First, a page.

Location: River Forest, Illinois

PostPosted: Fri Jul 21, 2017 3:54 pm    Post subject: Reply with quote

We used the products on Lloyd Lewis and we are extremely happy with it. It came out more of a golden brown. We did test of this and Sikkens. This is more translucent and more golden. it is quite beautiful. Sikkens is more paint like.
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Paul Harding FAIA Owner and Restoration Architect for FLW's 1901 E. Arthur Davenport House, the First Prairie School House in Chicago | www.harding.com | LinkedIn
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SDR



Joined: 17 Jun 2006
Posts: 14291
Location: San Francisco

PostPosted: Fri Jul 21, 2017 4:29 pm    Post subject: Reply with quote

Peter sends these images:





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peterm



Joined: 13 Mar 2008
Posts: 5582
Location: Chicago, Il.---Oskaloosa, Ia.

PostPosted: Fri Jul 21, 2017 4:52 pm    Post subject: Reply with quote

Thanks SDR for posting these pics. The Taliesin West photo is circa 1950s.

There are numerous occasions where Wright addresses the issue of preservation of wood in his writings. He talks about oil, and shellac is sometimes specified in the drawings, at least for interior finishes. We know that paint was verboten. Then there is the quote that SDR cites, "wood best preserves itself". Since his instructions are so vague and somewhat inconsistent, maybe we should look at the exterior wood at his own residences.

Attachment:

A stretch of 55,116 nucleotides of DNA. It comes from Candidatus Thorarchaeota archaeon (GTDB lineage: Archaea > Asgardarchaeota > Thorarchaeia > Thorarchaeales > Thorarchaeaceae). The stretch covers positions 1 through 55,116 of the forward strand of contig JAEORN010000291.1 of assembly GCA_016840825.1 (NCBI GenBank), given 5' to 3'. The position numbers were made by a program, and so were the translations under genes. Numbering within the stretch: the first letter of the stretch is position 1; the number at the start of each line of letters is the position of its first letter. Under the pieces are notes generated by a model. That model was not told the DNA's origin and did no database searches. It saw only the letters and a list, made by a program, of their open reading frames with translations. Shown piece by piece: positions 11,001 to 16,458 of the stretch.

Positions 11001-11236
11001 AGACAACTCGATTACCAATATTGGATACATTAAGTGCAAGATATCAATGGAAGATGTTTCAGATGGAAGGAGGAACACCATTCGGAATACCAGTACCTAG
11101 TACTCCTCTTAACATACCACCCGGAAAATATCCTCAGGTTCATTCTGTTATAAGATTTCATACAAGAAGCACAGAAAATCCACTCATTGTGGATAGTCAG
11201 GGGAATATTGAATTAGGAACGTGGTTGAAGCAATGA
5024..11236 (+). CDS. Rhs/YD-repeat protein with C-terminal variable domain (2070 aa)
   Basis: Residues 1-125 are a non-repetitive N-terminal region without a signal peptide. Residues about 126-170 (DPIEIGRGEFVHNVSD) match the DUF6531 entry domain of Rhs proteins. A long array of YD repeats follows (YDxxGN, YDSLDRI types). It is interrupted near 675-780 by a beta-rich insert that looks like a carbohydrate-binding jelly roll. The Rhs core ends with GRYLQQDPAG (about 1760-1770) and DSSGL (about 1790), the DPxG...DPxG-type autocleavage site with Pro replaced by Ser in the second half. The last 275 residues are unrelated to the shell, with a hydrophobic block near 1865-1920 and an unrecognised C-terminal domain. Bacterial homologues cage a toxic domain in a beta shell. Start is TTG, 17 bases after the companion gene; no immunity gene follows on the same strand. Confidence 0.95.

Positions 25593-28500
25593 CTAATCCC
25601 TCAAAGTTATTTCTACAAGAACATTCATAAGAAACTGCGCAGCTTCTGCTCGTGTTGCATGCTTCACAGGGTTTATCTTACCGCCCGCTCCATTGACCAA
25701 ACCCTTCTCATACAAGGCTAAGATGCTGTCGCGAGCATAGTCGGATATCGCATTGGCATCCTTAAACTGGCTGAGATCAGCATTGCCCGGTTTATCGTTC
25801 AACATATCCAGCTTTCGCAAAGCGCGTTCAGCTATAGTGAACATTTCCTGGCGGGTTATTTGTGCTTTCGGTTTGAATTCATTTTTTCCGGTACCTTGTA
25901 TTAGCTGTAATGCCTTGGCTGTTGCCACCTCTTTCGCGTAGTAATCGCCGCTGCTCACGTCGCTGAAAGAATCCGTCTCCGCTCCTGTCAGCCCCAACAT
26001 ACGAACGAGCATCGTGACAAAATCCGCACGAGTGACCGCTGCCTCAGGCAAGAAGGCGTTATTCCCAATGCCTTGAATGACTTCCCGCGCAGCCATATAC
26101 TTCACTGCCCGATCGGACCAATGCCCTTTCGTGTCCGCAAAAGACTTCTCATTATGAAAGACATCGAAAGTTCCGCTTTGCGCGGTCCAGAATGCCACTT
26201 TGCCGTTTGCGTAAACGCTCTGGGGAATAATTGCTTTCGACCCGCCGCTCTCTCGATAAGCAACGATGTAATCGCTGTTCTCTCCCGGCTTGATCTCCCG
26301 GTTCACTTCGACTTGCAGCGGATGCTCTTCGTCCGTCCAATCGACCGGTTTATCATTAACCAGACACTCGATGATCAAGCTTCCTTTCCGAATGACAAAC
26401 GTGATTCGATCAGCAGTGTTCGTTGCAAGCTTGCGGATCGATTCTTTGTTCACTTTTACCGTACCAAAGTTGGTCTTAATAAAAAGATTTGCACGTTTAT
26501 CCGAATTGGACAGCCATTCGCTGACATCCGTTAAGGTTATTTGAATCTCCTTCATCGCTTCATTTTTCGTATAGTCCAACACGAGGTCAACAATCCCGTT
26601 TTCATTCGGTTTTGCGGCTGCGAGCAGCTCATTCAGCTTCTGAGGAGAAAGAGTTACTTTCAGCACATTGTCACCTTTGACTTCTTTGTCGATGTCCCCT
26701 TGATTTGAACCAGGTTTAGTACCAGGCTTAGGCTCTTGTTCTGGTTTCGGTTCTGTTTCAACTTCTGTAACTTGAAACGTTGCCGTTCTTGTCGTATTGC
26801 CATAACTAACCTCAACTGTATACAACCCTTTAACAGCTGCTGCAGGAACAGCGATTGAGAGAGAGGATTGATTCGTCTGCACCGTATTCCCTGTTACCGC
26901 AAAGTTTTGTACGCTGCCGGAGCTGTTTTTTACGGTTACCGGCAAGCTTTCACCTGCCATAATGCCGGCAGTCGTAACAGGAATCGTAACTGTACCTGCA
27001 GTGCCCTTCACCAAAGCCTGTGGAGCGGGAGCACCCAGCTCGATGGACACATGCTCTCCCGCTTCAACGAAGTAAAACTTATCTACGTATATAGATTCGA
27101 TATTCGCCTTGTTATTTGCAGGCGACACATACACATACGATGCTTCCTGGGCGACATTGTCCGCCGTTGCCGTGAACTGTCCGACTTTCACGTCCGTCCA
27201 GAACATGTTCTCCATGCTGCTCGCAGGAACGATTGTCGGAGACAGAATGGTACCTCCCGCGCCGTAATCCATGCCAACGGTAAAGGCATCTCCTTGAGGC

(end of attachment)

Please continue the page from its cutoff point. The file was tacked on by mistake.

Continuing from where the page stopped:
Both Taliesins feature dark brown almost black wood. (Taliesin West later sported an opaque stain, almost like paint, but I think this was introduced after 1959?) The Oak Park Home and Studio also features the brown-black wood (in this case cedar shingles?) http://flwright.org/visit/homeandstudio
It was common during the shingle style movement to have the cedar shakes dipped in buttermilk, dried and then installed, to leave a grayish tinge to the facade. I wonder if Wright did the same at Oak Park?

Redwood (and cypress?) when oiled with linseed oil and not meticulously cleaned or sanded in between treatments turns almost black. It appears that Wright went this route. People who spent time at Taliesin might know what Wright did, and what was done during the Olgivanna years?
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JChoate



Joined: 04 Feb 2016
Posts: 700
Location: Atlanta

PostPosted: Fri Jul 21, 2017 6:39 pm    Post subject: Reply with quote

Taliesin is such a beautiful composition of three colors. The stucco & limestone are ochre yellow, and the wood is alternately brown and red. I'm guessing the red is a solid stain rather than a paint, otherwise there would be chipped and peeling paint all around.